An outbreak of acute post-cataract surgery Pseudomonas sp. endophthalmitis caused by contaminated hydrophilic intraocular lens solution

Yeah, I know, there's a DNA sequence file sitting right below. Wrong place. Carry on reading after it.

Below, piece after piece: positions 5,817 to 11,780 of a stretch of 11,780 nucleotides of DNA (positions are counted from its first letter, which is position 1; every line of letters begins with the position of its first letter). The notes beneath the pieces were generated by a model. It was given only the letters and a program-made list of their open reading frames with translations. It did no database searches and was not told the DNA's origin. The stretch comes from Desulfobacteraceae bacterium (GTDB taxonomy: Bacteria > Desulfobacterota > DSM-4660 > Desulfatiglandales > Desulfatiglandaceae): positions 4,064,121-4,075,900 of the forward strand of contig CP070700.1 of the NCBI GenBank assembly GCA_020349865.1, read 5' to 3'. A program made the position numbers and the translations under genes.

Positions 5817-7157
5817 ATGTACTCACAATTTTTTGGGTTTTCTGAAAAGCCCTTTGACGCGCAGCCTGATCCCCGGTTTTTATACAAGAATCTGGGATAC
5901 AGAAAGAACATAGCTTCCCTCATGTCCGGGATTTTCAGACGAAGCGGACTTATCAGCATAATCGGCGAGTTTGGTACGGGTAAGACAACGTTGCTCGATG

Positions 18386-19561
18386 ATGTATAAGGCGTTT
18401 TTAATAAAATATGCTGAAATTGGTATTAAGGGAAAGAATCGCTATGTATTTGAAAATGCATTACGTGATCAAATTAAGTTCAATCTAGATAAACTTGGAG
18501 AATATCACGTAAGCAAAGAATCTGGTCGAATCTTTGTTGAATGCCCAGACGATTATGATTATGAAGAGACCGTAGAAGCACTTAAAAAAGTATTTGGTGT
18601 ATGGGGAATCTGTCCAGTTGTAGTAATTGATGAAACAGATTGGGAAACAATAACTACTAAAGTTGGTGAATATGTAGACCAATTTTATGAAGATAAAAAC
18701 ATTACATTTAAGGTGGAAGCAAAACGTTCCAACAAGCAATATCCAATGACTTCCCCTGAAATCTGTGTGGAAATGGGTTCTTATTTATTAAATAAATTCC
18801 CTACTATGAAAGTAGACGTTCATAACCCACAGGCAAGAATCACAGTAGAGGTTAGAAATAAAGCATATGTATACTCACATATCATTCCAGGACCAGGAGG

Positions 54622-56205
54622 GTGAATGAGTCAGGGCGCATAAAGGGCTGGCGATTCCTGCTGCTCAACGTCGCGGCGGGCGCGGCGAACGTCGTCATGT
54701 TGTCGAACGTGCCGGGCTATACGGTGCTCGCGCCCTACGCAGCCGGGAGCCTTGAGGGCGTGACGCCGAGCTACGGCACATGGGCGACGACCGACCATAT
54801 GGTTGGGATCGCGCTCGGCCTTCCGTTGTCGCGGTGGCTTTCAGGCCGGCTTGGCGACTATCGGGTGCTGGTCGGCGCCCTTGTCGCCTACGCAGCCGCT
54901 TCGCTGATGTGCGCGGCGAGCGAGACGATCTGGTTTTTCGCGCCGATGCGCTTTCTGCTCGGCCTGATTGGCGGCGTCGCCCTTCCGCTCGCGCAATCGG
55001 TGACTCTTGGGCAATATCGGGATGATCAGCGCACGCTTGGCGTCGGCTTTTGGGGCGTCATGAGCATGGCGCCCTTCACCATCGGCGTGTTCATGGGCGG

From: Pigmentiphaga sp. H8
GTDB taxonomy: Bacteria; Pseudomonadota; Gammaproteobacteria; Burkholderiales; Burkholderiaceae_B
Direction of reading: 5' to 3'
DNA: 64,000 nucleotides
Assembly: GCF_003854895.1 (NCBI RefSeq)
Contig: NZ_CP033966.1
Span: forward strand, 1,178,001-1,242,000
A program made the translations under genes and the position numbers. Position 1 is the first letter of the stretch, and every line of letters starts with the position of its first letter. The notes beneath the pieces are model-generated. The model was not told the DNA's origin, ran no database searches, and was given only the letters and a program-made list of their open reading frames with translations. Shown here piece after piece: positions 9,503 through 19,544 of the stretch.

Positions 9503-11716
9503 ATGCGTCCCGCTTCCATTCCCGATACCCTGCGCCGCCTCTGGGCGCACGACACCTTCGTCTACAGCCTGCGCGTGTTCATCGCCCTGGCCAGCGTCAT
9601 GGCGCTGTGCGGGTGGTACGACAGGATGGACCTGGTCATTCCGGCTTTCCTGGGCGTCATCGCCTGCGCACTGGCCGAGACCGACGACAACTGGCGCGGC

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OBJECTIVE: To report the investigation for the source of infection and the clinical course and treatment response of 11 cases of acute post-cataract surgery endophthalmitis that developed during an outbreak. DESIGN: Retrospective, consecutive, interventional case series. PARTICIPANTS: Eleven patients who developed acute postoperative endophthalmitis after an uneventful cataract surgery with intraocular lens implantation from September 6 to 29, 2010, at a tertiary eye care center in South India. METHODS: Aqueous aspirates, vitreous aspirates, and environmental surveillance specimens were sampled. All specimens were subjected to smear and culture. Positive cultures were subjected to antibiotic susceptibility. Genotypic diversity was determined by polymerase chain reaction (PCR) with enterobacterial repetitive intergenic consensus (ERIC) primers of each strain and was used to establish the clonal relationship between clinical and environmental isolates. The clinical patterns were analyzed. MAIN OUTCOME MEASURES: Positive microbiology, molecular diagnostic similarity among the culture positive endophthalmitis cases, and surveillance specimens. RESULTS: Aqueous and vitreous samples showed gram-negative bacilli in the smears of 8 of 11 eyes, and cultures grew Pseudomonas aeruginosa in 5 of 11 eyes. Among the samples from various surveillance specimens cultured, only the hydrophilic acrylic intraocular lenses and their solution grew P. aeruginosa, with antibiotic susceptibility pattern identical to the clinical isolates. The isolates from the patients and the intraocular lens solution revealed matching patterns similar to an American Type Culture Collection (ATCC) strain of P. aeruginosa on ERIC-PCR. The intraocular lenses of the same make were discontinued at our hospital, and the endophthalmitis did not recur. The final visual acuity improved to ≥ 20/50 in 8 of 11 patients (72.7%). One patient developed retinal detachment, but was treated successfully, and 2 other patients progressed to phthisis bulbi. CONCLUSIONS: Positive microbiology and the ERIC-PCR results proved that contamination of hydrophilic intraocular lenses and the preservative solution was the source of infection in this outbreak. Early detection and a planned approach during the outbreak helped us to achieve good visual and anatomic outcomes, even though the offending organism was identified as P. aeruginosa.